News & Views
Idaho fish bags award for hatchery trout study
September 7, 2023 By Hatchery International staff
Idaho Fish and Game biologists have been awarded the Outstanding Sport Fish Restoration Program Projects of 2023 by the American Fisheries Society’s Fisheries Administration Section for its hatchery trout study.
With raising and stocking hatchery trout being expensive, the researchers worked on improving the stocking program, investigating whether stocking larger trout benefits anglers and is cost-effective.
The biologists tagged tens of thousands of hatchery rainbow trout before stocking them and checking with anglers to see how many were caught. They, then, compared angler catch rates of two sizes of rainbow trout: standard size (10-inch) and “magnum” (12-inch). Feed costs were also compared in the hatchery to raise a 12-inch trout than a 10-inch trout.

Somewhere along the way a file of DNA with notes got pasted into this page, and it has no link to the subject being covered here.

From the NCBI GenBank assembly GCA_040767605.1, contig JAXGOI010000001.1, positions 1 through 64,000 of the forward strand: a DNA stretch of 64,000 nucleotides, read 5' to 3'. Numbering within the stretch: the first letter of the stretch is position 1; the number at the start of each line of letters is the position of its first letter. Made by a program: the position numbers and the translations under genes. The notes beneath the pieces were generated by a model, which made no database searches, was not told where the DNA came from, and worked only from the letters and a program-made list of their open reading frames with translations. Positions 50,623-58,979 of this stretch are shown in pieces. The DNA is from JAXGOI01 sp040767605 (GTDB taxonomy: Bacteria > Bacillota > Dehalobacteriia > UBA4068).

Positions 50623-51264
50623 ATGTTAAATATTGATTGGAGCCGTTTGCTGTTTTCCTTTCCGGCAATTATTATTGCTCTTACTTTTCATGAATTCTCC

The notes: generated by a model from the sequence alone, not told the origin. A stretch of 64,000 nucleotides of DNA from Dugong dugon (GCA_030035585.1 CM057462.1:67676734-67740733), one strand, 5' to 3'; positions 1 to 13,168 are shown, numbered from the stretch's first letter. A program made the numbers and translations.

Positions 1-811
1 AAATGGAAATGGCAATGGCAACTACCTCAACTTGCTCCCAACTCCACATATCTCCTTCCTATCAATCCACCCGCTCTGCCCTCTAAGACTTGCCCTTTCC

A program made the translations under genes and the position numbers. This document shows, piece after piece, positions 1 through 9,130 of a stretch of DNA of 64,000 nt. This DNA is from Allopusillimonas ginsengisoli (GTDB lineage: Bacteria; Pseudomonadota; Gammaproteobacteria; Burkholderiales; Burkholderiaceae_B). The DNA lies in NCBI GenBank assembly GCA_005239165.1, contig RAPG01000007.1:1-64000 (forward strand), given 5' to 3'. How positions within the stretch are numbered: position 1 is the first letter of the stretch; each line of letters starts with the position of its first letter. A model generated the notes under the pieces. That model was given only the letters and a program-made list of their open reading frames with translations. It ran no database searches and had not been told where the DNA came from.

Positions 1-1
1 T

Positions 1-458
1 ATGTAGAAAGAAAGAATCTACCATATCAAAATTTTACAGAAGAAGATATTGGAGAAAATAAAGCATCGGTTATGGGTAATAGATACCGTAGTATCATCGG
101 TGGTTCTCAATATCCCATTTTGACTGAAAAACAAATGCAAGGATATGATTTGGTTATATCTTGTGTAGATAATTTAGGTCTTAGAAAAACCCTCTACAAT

“Idaho has a long history of using research to improve our hatchery trout stocking program,” said Beau Gunter, the state’s fish production manager, in a press release. “The ‘magnum’ trout program is a great example of how we integrate research into our stocking program to make fishing better while making our operations more efficient.”
Idaho’s trout stocking program includes 10 hatcheries and raises over 17 million fish annually, with about 1.5 million being “catchable”-size rainbow trout.
The research uncovered that hatchery managers could offset the increase in food costs by raising fewer, but larger trout, and anglers would benefit by catching larger and more fish, despite the lower number of trout stocked.
Despite the cost of magnum trout being 31 per cent more in feed than smaller trout, anglers caught 100 per cent more of the larger trout than the smaller ones.
The results of the study are changing the way fish and game raise hatchery trout as hatcheries like the Nampa Fish Hatchery have already shifted trout production entirely to magnums.
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